Interview : John Jarratt

Clint Morris chats to the “Wolf Creek” star

He’s as much an Aussie institution as the Southern Cross, a Chiko Roll and Billy Tea, but it wasn’t until he stepped into the gumboots of a redneck serial killer that John Jarratt, a 30-something-year-veteran of many Australian Films and TV shows, finally got the kudos he so ornately deserves. Not that he didn’t already have some pretty discernible admirers, as Clint Morris discovers.

After graduating from NIDA in 1973, John Jarratt made his film debut in the exemplary B-fave “The Great McCarthy”, playing the lead character, a country kid with mammoth footballer potential. He followed that role with a memorable one in the highly acclaimed “Picnic at Hanging Rock” (1975), and went onto co-star in such other memorable local films as “The Chant of Jimmie Blacksmith” (1978), “The Odd Angry Shot” (1979), “We of the Never Never” (1982), and “Belinda” (1988).

Jarratt was no less a familiar face on TV too, starring in a string of successful telemovies and mini-series, including the extraordinary “The Last Outlaw (1980), in which he played iconic Australian bushranger Ned Kelly, “Fields of Fire” (1987), “Joh’s Jury” (1993) and “Blue Murder” (1995).

If there’s been one period where he’s been a little less busy than usual – likely to do with the lack of good Australian films and TV, out there – it’s been the preceding decade. In fact, his most memorable role in that time has been as a TV host, co-hosting the Australian home improvement series, “Better Homes & Gardens”, opposite ex-wife Noni Hazelhurst.

In 2001, Jarratt returned to acting, accepting a role in the hit Aussie drama series “McLeod’s Daughters”, playing Terry Dodge. He’d play the role for four years, winning “Plenty of Nana’s” over with his charming performance.

In that time, while it seemed much of the movie community may had forgotten about the legendary Aussie actor– except Greg McLean, of course, who had Jarratt in mind for the lead role in the forbidding thriller he was writing – someone most definitely hadn’t.

“Quentin Tarantino got off the plane [here] to do the publicity tour for Kill Bill. I got a phone call, on my way home from the airport from doing McLeod’s, that he was keen to meet me – I was apparently his favourite Australian actor, and he’d hope I come to the Kill Bill premiere that night. Unfortunately, it was 4:30, I was further down in NSW, and I was nearly home, so I couldn’t”, he says. “Hollywood calls and I’m not available!”.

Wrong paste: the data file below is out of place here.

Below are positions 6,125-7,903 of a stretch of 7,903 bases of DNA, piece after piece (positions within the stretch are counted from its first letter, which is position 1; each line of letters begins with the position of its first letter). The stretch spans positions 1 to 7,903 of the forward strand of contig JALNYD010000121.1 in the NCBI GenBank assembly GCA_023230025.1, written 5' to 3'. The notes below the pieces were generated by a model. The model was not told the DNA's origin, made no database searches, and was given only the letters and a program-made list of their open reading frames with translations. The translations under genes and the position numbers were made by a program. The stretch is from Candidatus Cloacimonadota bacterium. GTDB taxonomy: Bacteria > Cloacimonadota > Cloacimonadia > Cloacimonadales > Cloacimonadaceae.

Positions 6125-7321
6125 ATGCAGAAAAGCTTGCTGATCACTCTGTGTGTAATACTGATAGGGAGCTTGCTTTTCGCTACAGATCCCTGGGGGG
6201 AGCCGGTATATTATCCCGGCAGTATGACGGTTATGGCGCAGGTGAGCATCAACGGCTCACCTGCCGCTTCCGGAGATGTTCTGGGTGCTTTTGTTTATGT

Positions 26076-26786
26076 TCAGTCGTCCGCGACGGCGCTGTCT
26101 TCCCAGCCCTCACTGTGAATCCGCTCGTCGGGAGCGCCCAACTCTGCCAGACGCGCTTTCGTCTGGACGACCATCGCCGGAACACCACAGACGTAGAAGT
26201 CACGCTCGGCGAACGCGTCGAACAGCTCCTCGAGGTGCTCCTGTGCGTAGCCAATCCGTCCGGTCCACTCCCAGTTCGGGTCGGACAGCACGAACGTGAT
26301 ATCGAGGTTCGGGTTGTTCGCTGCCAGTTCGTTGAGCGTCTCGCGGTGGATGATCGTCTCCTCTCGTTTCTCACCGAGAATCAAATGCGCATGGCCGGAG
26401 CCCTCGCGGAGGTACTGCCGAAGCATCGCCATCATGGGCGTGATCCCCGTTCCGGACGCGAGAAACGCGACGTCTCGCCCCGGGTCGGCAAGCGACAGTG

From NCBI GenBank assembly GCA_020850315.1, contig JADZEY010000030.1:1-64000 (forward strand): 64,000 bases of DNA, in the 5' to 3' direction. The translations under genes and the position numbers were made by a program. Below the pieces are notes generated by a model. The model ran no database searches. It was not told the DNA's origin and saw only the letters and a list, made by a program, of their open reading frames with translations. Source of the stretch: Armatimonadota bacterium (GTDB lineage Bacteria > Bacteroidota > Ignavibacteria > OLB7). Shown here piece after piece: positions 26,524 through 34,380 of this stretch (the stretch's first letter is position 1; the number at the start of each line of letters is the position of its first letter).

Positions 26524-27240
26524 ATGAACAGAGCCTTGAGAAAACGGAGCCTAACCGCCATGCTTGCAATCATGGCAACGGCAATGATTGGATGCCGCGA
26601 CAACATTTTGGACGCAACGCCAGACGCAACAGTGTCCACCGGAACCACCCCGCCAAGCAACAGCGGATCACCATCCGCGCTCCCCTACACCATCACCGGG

The Pulp Fiction director wasn’t going to give up that easily though. “I didn’t think much of it”, admits Jarratt, simply finding it hard to believe that a famed filmmaker like Tarantino would prefer his films to those of someone like Russell Crowe or Jack Thompson. “Then, I got home and there was a message – Tarantino was really upset that I couldn’t come to the premiere, and was wondering if I’d like to meet up with him tomorrow for a drink down at quay. So I went down for a couple of hours and had a chat with Quentin”.

The filmmaker blew the actor away. “Tarantino has seen more Aussie films than anyone I know – he has seen stuff that I haven’t even seen. He loves Aussie films, He loves Aussie actors – he has Oz nights!”.

Jarratt, who confesses to being a huge fan of Tarantino’s films, was keen to get the filmmakers opinion of his latest film, the pragmatically unsettling “Wolf Creek”. He recently got the verdict.

“He loved it”, says Jarratt. “Apparently, it was the scariest film he’s ever seen”.

Granted, you wouldn’t automatically think ‘Scary’ and ‘John Jarratt’, so how did all this come about?